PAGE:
Indie Life is a monthly feature hosted by the Indelibles.
You may have seen this post already. Last month I accidently scheduled it for today of 2013. Oops! I quickly rescheduled it, but it showed up in some inboxes. Sorry about that!
I planned on posting about time management today, but I found myself in a bit of a rush, so I picked an easier topic. 😉 Today I’ll tackle that great debate, that issue dividing writers everywhere—should you insert one space or two after a sentence?
According to old school typists (like me) who were trained to punch that space key twice after every period, we hear a resounding, “Don’t change things!” If you were one of those students who had to type that old adage “Now is the time for all good men to come to the aid of their country” a thousand times in typing class on a manual typewriter, you probably find yourself among this crowd. Old habits are hard to break—believe me, I know!—and we’d prefer to go on as we have for twenty years. You know, if it’s not broke…
There was a reason we learned to double space. Manual typewriters assigned the same amount of space to large and small letters, for example, an “l” and a “w.” This gave type a very even-spaced, monotonous look. To create a visible break, two spaces had to be put at the end of a sentence. However, when’s the last time anyone used one of those old dinosaurs? Nowadays, most computer fonts space letters more proportionally, which creates a much more eye-pleasing line of text and eliminates the need for double spaces.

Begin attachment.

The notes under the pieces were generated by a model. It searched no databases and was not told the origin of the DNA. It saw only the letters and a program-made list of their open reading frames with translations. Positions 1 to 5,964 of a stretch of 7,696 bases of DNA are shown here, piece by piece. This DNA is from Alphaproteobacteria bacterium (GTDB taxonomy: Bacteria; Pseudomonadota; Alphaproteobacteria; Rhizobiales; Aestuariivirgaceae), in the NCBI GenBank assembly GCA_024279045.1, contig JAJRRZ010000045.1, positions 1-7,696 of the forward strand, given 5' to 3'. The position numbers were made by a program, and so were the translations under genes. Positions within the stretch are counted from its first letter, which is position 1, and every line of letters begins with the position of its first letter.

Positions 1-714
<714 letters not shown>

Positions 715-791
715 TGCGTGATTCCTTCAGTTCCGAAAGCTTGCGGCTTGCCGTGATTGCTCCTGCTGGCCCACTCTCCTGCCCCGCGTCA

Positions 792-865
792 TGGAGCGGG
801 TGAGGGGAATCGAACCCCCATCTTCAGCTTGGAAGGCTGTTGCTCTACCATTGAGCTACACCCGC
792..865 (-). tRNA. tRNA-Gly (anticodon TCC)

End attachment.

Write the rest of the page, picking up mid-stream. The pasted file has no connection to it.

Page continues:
This has prompted changes in the literary world within the past few years. Proportional text takes up much less room than monospaced fonts, which results in cut costs. So most businesses that produce literature in some form now require a single space between sentences. So do most style experts, including The Chicago Manual of Style, the AP Stylebook, and the Modern Language Association. So, too, do most publishing houses.
So what does this mean for indie writers? After all, we don’t send to publishing houses. We print our own books on our own dime. It means that we don’t have to double space. It’s totally a style choice, and indies are free to make their own choices. However, single-spaced text is so overwhelmingly common now that double-spaced text almost has an old-fashioned look to it.
I still have a few lingering copies of two of my books with double-spaced sentences, and my eye catches them right away. The copies are new and perfectly fine. I’ll continue to sell them until I run out. But when I have to print new, I’ll be eliminating the doubles. I already changed over all my other books and uploaded new ebooks more than a year ago. I think they look more professional and in keeping with the times. But switching my brain and finger patterns over to a new way of doing things proved much more difficult.
When I first started single-spacing, I only remembered about half the time. The result was hideous. I still find errors in some of the blog posts I wrote during that transitional time. I finally got in the habit of doing a search for double spaces and replacing them with singles every time I finished a piece. Even though the new pattern did finally wear a groove in my brain, I continue to search and replace. I always catch a few mistakes. It’s a simple guarantee for professional looking text. And as an indie, professional quality is always my goal.
So, do you singe- or double-space?